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EricVega/iStockBy PETE MADDEN, ABC News

(NEW YORK) -- The federal judge overseeing the NFL’s concussion settlement program is sending the league and the class counsel representing former players back to the negotiating table “to seek to address the concerns relating to the race-norming issue” that critics say has skewed compensation for football-related head injuries along racial lines.

In a pair of orders issued Monday, Judge Anita Brody of the U.S. District Court for the Eastern District of Pennsylvania, dismissed a lawsuit against the NFL filed by former players Kevin Henry and Najeh Davenport as “an improper attack on the Settlement Agreement” but wrote that “the Court, however, remains concerned” about the race-based formula used to measure cognitive impairment and determine eligibility for compensation.

Brody referred the NFL and class counsel Seeger Weiss – the original parties that drafted the agreement – to appear before Magistrate Judge David Strawbridge to reach a new agreement on the issue.

This story is developing, please check back in for updates.

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ABC NewsBy ABC News

(NEW YORK) -- Here are the scores from Sunday's sports events:

Team LeBron 170, Team Durant 150

NY Islanders 5, Buffalo 2
Tampa Bay 6, Chicago 3
New Jersey 1, Boston 0
Carolina 4, Florida 2
Washington 3, Philadelphia 1
Pittsburgh 5, NY Rangers 1
Nashville 4, Dallas 3 (SO)
Ottawa 4, Calgary 3 (SO)


Michigan St. 70, Michigan 64
Baylor 88, Texas Tech 73
Iowa 77, Wisconsin 73
Houston 67, Memphis 64
Texas 76, TCU 64
Loyola of Chicago 75, Drake 65

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(ATLANTA)-- Philadelphia star Joel Embiid and Ben Simmons will miss the All-Star game after coming in contact with someone who has since tested positive for COVID-19, the league announced Sunday.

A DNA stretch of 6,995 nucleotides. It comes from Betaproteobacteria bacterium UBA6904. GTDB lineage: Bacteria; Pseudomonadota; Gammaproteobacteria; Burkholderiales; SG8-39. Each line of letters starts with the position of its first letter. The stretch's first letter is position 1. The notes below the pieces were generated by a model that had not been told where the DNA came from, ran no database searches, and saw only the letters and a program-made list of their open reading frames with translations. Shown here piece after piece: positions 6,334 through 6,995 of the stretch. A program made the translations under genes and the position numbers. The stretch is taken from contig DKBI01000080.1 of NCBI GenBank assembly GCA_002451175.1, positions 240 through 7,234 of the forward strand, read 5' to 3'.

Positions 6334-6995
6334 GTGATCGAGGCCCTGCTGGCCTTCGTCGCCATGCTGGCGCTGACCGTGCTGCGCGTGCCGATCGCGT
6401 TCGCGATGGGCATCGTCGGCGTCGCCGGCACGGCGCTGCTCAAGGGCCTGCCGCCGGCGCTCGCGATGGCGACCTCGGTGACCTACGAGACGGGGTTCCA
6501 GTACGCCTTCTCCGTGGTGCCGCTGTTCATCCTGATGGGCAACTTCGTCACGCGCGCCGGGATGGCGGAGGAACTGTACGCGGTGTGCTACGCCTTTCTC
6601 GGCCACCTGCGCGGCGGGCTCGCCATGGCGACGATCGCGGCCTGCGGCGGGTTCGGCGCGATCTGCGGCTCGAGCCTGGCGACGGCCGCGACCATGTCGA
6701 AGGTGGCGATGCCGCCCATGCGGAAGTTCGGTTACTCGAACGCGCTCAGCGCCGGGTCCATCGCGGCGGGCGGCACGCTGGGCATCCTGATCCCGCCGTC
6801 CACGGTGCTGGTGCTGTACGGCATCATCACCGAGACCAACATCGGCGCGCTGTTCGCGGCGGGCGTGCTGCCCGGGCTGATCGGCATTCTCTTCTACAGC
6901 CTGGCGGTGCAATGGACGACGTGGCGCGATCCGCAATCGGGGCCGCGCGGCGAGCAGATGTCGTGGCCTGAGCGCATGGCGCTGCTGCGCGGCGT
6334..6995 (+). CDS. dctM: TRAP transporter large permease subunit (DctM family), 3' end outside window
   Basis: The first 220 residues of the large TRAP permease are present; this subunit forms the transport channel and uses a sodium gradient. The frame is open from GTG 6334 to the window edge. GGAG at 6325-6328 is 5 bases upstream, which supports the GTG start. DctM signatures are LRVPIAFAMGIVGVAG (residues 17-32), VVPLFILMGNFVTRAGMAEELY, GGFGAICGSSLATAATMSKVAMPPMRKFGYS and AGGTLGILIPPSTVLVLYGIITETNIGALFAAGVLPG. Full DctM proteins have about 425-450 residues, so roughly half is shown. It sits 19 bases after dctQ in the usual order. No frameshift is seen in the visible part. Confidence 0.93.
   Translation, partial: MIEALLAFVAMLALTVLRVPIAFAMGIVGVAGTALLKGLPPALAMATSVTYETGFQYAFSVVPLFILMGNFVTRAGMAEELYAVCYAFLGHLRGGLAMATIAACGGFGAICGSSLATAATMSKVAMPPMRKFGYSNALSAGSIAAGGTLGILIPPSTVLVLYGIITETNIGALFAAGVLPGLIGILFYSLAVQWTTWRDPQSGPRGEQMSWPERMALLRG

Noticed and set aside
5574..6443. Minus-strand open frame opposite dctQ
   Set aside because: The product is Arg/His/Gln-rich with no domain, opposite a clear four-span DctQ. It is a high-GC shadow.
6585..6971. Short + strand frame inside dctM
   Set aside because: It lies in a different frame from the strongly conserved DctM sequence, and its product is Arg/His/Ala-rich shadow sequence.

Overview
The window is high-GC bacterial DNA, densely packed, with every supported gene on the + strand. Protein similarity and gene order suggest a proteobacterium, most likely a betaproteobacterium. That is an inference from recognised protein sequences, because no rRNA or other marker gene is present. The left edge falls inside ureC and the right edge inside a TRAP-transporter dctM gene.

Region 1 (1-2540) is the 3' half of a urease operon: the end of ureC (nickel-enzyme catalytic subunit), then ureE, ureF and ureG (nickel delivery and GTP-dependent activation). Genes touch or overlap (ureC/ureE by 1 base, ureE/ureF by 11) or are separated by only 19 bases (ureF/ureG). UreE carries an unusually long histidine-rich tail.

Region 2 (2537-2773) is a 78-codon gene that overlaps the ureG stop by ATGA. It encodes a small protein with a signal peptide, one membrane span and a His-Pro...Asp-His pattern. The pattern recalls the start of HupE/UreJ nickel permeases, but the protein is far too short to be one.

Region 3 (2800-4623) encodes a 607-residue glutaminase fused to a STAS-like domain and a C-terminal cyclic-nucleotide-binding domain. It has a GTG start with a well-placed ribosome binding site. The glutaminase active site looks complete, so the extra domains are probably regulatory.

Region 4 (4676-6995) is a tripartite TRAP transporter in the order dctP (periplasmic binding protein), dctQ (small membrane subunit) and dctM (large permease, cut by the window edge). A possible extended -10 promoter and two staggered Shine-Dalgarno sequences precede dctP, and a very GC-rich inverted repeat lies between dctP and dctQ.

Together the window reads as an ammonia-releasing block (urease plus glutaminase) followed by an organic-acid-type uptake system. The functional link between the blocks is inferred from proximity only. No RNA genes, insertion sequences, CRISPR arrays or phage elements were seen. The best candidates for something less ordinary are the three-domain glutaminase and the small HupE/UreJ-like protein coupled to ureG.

ESPN NBA Insider Adrian Wojnarowski reports the pair were in contact with a Philadelphia barber. The barber tested positive following an inconclusive positive coronavirus test.

Wojnarowski says the two players traveled to Atlanta in private planes and have remained in quarantine, which is protocol for all participants. They have not had any contact with other players at the All-Star game. 

The NBA says no other players at the All-Star game have been affected. 

Team Durant takes on Team LeBron tonight at 8:00 PM ET.

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(NEW YORK) — Here are the scores from Saturday's games:


 Final  N-Y Islanders   5  Buffalo        2

 Final  N-Y Rangers     6  New Jersey     3

 Final  Pittsburgh      4  Philadelphia   3

 Final  Florida         6  Nashville      2

 Final  Montreal        7  Winnipeg       1

 Final  Arizona         5  Minnesota      2

 Final  Vancouver       4  Toronto        2

 Final  Dallas          5  Columbus       0

  Final OT  Anaheim         5  Colorado       4

  Final OT  Los Angeles     4  St. Louis      3

 Final  Edmonton        3  Calgary        2

 Final  Vegas           4  San Jose       0



 Final  (4)Illinois            73  (7)Ohio St.       68

 Final  (17)Oklahoma St.       85  (6)West Virginia  80

 Final  (8)Alabama             89  Georgia           79

 Final  Providence             54  (10)Villanova     52

 Final  Notre Dame             83  (11)Florida St.   73

 Final  (12)Arkansas           87  Texas A&M         80

 Final  (14)Creighton          93  Butler            73

 Final  (20)Loyola of Chicago  65  Indiana St.       49

 Final  (21)Virginia           68  Louisville        58

 Final  (23)Purdue             67  Indiana           58

  (22)Virginia Tech  at  NC State  2 p.m.  (Canceled)

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(NEW YORK) -- Maia Chaka will become the first Black female on-field official in NFL history, the league announced on Friday.

Chaka, who has officiated college football and XFL games, will begin her new role this upcoming season.

When not on the field, she's a teacher for at-risk youth at her home in Virginia Beach, Virginia. Chaka told ESPN she wants to inspire young girls both on and off the field.